LIVE OAK, Fla. — The First Federal Sportsplex is usually bustling with activity.
From Babe Ruth baseball and softball practices and games to softball tournaments, the fields at the Suwannee Parks and Recreation complex are full of players and action.
And that’s not even considering the pavilions or playgrounds at the Sportsplex, or Heritage Park and John Hale Park.
But now, while open, the parks are mostly vacant.
“The whole impact on us is a multitude of things,” Parks and Recreation Director Greg Scott said as he began to list off the ways the COVID-19 pandemic has affected the parks department.
The county has canceled all rentals of parks and recreation facilities through April 15. The baseball and softball leagues, which were set to begin games last Saturday, are now postponed until the middle of April as well.
Those cancellations have also included two adult softball tournaments and a pair of bicycling groups, one of which Scott said usually means 300-400 riders spending several days in town before departing for a few days. They then come back for several days again, leaving an impact that Scott estimated around $200,000.
“Spending money out in the community,” he said before adding that was before the new normal in which restaurants are open for takeout or drive-through only. “The economic picture is changing. No. 1, they’re not coming and spending the money, but No. 2, the way they spent money would be different if they came.”
Those cancellations may not be over, either. Even if games begin at some point, Scott said the Sportsplex likely won’t be hosting any district or state tournaments this year due to the virus. He said the economic impact of losing the money from visitors across the state isn’t worth the health risk of what may be coming with them.
“It’s just too uncertain for us,” Scott said. “You can’t have people from Jacksonville coming over and bringing cooties with them. It’s OK if they bring their money, but we don’t want your cooties.”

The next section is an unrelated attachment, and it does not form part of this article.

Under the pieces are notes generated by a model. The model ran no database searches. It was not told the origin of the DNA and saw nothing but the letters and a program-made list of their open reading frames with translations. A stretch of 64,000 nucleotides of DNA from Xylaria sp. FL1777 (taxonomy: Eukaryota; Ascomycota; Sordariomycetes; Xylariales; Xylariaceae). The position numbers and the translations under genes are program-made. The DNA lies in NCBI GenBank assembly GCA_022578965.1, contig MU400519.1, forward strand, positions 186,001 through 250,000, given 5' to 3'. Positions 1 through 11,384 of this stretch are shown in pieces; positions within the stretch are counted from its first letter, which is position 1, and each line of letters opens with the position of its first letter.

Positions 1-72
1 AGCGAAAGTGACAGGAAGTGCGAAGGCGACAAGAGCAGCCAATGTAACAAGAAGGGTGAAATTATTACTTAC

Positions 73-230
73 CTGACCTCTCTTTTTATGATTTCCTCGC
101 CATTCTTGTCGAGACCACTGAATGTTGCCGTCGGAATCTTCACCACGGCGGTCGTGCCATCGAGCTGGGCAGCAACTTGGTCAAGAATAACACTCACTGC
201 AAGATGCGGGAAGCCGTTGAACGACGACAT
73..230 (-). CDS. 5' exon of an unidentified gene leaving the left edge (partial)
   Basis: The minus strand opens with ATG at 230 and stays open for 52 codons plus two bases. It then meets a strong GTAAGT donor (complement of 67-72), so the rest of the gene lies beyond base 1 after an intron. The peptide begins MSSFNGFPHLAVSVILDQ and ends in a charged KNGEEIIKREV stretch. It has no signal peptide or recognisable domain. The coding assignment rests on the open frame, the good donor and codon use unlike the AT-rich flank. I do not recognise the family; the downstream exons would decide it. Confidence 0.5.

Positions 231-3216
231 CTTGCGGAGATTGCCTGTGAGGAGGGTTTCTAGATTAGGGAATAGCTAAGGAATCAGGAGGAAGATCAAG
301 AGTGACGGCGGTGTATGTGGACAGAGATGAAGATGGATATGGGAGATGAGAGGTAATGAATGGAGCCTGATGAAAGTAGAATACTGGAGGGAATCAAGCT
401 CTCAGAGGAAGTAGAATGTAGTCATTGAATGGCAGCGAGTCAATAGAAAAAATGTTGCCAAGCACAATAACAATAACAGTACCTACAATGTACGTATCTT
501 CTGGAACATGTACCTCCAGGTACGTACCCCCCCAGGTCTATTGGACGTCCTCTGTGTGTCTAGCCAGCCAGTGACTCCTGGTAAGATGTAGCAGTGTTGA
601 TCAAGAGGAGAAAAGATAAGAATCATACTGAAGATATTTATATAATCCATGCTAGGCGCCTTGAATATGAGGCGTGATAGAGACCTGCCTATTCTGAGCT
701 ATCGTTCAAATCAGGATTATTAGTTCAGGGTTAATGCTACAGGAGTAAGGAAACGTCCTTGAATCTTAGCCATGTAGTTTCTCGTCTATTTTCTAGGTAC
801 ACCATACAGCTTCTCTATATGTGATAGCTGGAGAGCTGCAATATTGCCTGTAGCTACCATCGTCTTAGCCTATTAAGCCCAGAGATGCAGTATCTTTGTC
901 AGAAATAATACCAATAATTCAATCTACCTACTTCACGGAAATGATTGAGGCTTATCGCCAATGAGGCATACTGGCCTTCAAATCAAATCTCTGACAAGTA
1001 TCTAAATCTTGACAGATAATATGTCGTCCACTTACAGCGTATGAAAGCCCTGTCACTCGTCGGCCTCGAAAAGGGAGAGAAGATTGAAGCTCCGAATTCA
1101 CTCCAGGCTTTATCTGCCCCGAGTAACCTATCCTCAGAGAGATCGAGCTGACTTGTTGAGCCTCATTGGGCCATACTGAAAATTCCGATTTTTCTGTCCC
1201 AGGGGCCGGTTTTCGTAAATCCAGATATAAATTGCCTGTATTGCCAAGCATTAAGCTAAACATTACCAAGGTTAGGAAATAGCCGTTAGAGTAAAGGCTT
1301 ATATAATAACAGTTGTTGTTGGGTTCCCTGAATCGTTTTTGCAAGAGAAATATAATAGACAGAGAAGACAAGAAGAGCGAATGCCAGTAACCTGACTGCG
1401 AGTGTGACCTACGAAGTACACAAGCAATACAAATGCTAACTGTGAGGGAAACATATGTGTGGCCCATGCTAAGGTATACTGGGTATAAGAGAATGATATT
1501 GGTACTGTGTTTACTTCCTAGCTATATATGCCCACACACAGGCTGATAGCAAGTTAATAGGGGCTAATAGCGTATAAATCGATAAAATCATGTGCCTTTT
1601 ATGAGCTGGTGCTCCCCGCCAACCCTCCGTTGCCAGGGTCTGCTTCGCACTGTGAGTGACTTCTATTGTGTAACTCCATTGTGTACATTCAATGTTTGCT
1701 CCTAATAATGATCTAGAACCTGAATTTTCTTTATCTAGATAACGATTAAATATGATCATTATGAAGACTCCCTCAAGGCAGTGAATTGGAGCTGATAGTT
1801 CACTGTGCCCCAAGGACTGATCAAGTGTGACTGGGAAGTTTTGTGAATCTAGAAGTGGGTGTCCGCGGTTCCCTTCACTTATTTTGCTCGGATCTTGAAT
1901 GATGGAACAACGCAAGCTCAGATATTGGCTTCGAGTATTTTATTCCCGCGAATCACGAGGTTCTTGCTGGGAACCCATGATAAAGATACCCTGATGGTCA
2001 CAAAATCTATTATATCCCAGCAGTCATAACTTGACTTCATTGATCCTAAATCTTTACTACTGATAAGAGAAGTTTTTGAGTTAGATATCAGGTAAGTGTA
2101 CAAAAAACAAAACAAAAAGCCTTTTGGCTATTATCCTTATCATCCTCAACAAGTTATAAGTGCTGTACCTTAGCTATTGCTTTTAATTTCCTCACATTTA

In an effort to keep “cooties” away from local residents that are still currently using the parks — despite activities being canceled, the parks remain open as well as trails and boat ramps throughout the county — Scott said his department are using this situation as a learning opportunity.
Playgrounds are being sanitized more frequently and in the process, staff is determining if they could have done better or do better moving forward.
“That’s one thing we do is use this as a learning tool for us,” Scott said. “What are we doing? Why are we doing it that way? Is it appropriate? And make sure we’re doing everything possible to keep people safe.”
And Scott knows that some would say the parks should close completely in order to help keep people safe, that they’re not doing “everything possible.”
However, as a passionate proponent of the value of green spaces and the role parks play in keeping people healthy — not only physically but also mentally — Scott said that has never been more important than now.
With residents — both children and adults — being urged to spend more time social distancing at home, the parks and trails can provide a mental break.
“We could close things, but that’s not keeping the mental part safe,” he said. “Our stance is if mom or dad wants to go hit a few balls with their kid, we need to give them that escape mentally for a little while from this craziness.”